2006. Directed by Christopher Gans.
One of the best video game adaptations made thus far, Silent Hill is a slow burn horror story with gruesome violence and surprisingly compelling visuals.
Rose and Christopher's adopted daughter Sharon is sleepwalking and calling out "Silent Hill" during her nocturnal walkabouts. Despite her husband's reservations, Rose takes Sharon and heads for the mysterious West Virginian town that has been closed off as a result of a still burning coal fire. Once across the town line, a car accident knocks Rose unconscious. When she rouses, Sharon is nowhere to be found. With the help of a reluctant patrol officer, Rose heads into the town in search of her daughter, discovering that Silent Hill is a cursed place where nightmares roam its quiet streets. .
Dan Laustens's cinematography dominates throughout. He presents the "light" side of Silent Hill as a post apocalyptic dream, saturated in muted whites and lonely grays. Conversely, the "dark" side is drenched in blacks and reds, creating a hell of the mind, populated by rusty nails and twisted apparitions. Some of the best shots are of Rose endlessly wandering the streets, immediately capturing Silent Hill's renowned atmosphere of dread. Peter P. Nicolakakos's set decoration assists by recreating scenes from the game and presenting the town as a whisper of what it once was. Wendy Partridge's costume design is compliments the visual style, with each character's outfits mimicking their digital counterparts with intricate detail.
Gans and Roger Avary's script generated a lot of criticism for its stilted dialogue and overly long presentation. However, I think this is one of the things that makes Silent Hill special. It is painfully similar to not just its source material, but many other horror themed video games. There's random interactions with the town's spooky cultists, endless wandering from location to location, laughably directed by bread crumb clues, and of course, a see it coming finale. The make up and special effects deliver some outstanding CGI monstrosities and a few of the more memorable kill scenes in recent years that pleasantly overcome the blatant flaws Of note is the Pyramid Head creature that flays its way through anyone unlucky enough to be in its path.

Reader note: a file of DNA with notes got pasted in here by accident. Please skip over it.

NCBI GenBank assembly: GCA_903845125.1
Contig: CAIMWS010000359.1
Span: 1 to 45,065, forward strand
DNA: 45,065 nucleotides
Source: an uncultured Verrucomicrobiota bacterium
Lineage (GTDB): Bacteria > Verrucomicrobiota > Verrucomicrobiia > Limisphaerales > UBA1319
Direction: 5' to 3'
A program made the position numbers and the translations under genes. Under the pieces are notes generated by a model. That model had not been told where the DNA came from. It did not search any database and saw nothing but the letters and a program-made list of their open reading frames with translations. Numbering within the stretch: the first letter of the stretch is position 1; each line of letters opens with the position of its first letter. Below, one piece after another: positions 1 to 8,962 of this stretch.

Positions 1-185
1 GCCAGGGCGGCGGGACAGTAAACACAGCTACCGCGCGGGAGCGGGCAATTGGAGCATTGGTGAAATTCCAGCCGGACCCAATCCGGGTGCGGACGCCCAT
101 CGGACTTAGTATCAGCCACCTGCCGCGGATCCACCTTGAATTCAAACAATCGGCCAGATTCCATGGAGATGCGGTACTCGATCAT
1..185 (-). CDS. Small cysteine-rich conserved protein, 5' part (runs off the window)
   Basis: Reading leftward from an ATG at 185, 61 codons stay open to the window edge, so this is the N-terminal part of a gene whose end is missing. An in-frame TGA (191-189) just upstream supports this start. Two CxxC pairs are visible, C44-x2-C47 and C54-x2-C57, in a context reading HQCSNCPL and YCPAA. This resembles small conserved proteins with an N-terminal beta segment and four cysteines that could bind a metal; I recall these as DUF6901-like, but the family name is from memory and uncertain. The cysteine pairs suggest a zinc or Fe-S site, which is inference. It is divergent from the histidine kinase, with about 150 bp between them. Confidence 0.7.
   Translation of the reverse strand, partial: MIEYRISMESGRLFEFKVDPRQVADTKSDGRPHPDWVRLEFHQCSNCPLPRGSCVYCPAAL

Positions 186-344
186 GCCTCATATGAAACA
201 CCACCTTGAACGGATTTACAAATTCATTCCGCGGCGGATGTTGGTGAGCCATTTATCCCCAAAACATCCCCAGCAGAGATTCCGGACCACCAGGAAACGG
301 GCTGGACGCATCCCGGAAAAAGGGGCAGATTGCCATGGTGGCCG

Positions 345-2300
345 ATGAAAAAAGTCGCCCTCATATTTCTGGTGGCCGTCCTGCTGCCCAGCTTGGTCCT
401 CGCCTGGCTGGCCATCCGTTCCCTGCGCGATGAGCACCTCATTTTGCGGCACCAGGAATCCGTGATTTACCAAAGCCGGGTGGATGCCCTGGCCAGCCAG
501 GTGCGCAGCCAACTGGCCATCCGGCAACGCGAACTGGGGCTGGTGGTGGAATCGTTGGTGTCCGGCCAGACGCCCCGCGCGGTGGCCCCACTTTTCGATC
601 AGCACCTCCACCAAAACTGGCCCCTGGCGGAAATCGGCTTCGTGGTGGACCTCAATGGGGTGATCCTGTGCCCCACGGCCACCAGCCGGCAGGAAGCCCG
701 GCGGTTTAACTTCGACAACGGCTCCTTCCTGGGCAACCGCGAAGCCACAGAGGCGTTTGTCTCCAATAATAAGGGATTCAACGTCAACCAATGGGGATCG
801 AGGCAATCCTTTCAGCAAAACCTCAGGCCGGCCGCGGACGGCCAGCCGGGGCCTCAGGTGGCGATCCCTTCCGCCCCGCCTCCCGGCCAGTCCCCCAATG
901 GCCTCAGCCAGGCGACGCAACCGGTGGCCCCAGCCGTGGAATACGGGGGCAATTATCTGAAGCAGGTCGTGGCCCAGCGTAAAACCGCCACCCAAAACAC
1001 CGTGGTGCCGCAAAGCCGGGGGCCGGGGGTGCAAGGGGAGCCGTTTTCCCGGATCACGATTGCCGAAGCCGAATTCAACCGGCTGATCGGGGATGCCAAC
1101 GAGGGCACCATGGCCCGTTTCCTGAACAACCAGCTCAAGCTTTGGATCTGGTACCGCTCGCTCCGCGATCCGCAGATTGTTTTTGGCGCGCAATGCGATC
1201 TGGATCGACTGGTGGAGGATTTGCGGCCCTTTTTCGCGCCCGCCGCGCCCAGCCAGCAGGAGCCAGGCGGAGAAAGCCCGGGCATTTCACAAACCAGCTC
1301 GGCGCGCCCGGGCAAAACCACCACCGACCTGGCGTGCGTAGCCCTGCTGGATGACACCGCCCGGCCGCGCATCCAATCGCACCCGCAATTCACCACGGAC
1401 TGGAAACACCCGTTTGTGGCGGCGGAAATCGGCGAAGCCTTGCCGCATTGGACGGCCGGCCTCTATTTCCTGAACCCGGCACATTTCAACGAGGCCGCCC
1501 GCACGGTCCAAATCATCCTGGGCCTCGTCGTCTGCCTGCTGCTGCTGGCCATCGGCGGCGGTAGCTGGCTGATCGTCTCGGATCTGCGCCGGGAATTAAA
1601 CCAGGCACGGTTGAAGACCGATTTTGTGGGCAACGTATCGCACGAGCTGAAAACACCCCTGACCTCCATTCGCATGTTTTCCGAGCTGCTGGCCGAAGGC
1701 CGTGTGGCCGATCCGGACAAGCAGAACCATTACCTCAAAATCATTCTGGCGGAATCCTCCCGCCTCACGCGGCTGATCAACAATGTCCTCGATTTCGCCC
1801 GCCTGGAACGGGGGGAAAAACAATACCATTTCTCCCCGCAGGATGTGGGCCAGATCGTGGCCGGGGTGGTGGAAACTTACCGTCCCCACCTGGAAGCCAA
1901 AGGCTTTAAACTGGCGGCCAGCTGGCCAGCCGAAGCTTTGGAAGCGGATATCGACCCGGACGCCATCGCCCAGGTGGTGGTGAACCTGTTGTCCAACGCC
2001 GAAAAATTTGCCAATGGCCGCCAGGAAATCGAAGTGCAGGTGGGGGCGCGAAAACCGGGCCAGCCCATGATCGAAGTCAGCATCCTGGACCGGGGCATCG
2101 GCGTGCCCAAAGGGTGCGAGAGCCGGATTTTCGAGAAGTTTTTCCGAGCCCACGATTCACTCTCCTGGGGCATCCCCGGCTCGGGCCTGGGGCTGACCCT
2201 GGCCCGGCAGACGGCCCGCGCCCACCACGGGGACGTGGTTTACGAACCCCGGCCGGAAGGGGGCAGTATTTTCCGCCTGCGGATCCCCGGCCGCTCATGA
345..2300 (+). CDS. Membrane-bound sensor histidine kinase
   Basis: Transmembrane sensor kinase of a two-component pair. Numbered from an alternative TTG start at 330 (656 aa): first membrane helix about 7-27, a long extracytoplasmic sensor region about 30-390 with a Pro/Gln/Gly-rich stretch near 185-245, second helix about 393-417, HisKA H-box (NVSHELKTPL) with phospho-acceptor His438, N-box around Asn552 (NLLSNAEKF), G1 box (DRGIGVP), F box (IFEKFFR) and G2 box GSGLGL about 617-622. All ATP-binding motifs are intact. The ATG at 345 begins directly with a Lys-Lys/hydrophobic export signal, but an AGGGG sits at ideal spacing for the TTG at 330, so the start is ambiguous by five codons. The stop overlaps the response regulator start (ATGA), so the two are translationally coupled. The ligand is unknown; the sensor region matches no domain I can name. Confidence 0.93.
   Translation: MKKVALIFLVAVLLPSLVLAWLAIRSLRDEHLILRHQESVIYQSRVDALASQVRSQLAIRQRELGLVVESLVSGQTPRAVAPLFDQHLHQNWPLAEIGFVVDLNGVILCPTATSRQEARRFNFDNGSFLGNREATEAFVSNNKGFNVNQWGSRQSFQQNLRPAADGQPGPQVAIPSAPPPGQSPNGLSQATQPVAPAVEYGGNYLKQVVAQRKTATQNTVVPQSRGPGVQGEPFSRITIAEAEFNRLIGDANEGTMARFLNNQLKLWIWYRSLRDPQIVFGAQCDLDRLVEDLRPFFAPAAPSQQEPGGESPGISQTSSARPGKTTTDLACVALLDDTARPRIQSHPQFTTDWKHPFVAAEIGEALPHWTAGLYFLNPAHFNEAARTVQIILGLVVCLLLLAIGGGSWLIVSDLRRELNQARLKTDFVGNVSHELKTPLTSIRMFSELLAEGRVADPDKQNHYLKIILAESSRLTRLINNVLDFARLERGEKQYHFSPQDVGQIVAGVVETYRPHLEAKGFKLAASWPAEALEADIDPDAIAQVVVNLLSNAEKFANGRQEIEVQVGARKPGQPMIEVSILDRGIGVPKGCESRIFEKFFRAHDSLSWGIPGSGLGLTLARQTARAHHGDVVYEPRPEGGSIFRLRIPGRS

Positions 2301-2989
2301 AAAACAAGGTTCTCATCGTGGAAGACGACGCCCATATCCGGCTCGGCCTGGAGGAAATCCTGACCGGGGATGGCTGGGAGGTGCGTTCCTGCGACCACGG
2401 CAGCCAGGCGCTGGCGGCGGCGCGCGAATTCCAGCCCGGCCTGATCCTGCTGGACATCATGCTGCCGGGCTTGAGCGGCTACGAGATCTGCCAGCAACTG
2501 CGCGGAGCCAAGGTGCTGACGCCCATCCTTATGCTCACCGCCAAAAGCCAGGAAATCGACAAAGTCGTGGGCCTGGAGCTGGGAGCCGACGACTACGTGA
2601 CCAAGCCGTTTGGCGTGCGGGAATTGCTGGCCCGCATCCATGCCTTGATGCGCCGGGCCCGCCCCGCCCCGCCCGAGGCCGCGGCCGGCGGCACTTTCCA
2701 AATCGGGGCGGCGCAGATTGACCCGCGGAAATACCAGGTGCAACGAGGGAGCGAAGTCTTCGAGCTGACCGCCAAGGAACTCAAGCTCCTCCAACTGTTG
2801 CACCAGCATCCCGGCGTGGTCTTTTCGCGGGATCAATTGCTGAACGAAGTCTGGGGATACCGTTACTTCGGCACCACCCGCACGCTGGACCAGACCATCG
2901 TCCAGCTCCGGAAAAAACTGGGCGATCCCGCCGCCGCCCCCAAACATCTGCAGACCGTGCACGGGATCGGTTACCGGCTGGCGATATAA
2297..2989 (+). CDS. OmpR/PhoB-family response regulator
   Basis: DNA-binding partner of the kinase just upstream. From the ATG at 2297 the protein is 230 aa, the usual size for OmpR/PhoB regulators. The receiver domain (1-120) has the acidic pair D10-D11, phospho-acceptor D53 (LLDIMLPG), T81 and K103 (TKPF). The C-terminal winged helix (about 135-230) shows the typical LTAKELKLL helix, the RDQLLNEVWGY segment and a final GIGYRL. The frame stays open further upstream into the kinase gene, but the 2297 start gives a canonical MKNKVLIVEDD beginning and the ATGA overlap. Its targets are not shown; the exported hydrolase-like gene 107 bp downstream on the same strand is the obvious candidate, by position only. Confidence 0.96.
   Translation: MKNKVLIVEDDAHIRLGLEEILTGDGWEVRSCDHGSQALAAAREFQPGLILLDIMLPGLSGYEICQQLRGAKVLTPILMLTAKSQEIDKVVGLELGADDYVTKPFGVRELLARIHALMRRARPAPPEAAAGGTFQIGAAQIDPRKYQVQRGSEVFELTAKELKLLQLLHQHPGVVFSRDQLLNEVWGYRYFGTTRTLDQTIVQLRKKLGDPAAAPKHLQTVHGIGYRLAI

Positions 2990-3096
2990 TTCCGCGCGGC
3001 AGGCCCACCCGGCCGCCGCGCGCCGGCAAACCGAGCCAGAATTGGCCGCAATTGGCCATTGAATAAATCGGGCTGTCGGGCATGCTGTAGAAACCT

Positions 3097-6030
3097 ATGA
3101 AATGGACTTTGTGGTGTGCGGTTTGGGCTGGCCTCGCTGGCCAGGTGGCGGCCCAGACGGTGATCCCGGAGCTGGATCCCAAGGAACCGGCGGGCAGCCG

Another important piece of the script is that it is refreshingly female centered. Motherhood is at the heart of Silent Hill's mystery and the film uses its considerable talent to glacially explore concepts of parenthood, guilt, and sacrifice. Radha Mitchell stars as Rose and her performance is perfectly lukewarm. Silent Hill is about ambiance and Mitchell's stock mother on a mission persona blends into the narrative without becoming overly melodramatic, as opposed to Alice Krige's ghoulish foil whose over the top fire and brimstone maiden who could be easily pulled from a tent revival near you. Laurie Holden, Kim Coates, Deborah Kara Unger, Sean Bean, and Jodelle Ferland round out the cast, with Holden absolutely nailing the role of Officer Cybil, with respect to her electronic alter ego.
Available now for digital rental, Silent Hill is a video game film that doesn't fail. While it doesn't really succeed in being a good film, it excels in honoring it's source and that alone merits a watch for any fan of the game series. If you're looking for a better than average horror film to kick off the Halloween season, you can't go wrong with this one. Great visuals, intense violence, and some decent performances meld together in a uniquely beautiful horrific offering.